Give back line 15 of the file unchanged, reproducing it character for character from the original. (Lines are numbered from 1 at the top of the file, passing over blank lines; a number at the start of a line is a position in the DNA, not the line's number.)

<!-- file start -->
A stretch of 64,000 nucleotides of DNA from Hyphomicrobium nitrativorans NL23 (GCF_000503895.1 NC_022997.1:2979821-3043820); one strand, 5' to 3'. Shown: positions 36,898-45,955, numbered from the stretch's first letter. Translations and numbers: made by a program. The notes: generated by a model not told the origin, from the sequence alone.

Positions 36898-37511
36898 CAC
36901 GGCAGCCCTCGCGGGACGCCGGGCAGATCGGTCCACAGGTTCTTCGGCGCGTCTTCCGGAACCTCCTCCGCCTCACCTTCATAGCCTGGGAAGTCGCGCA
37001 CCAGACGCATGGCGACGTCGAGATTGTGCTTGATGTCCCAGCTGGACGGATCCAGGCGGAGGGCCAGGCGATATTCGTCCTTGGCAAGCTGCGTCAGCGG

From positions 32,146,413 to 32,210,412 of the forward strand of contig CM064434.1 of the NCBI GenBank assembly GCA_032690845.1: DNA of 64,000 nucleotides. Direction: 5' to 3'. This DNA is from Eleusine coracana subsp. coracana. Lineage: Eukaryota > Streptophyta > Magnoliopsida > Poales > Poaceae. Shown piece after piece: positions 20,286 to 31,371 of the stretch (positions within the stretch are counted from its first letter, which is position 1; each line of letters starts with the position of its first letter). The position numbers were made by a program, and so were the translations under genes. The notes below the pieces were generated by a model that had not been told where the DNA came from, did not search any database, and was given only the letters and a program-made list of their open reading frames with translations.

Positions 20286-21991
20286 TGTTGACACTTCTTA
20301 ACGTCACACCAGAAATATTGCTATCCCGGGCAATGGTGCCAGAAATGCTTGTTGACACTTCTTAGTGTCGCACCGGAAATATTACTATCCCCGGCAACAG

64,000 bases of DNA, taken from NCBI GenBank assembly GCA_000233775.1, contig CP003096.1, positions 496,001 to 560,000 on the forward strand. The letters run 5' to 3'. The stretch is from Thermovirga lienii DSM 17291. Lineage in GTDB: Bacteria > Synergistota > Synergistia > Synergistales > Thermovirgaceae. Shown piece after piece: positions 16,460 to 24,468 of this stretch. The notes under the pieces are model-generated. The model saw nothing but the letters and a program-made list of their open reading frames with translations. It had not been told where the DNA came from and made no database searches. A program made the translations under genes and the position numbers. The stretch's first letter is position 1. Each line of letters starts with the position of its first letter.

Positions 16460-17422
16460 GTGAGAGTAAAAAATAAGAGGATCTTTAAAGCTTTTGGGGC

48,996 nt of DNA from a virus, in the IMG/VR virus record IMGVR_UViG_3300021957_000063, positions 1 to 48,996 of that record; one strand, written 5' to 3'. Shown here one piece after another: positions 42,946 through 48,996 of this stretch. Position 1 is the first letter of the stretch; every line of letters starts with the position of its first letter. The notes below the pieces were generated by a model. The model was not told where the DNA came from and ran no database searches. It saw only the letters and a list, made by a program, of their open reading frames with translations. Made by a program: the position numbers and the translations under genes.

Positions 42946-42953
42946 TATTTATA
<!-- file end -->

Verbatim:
42946 TATTTATA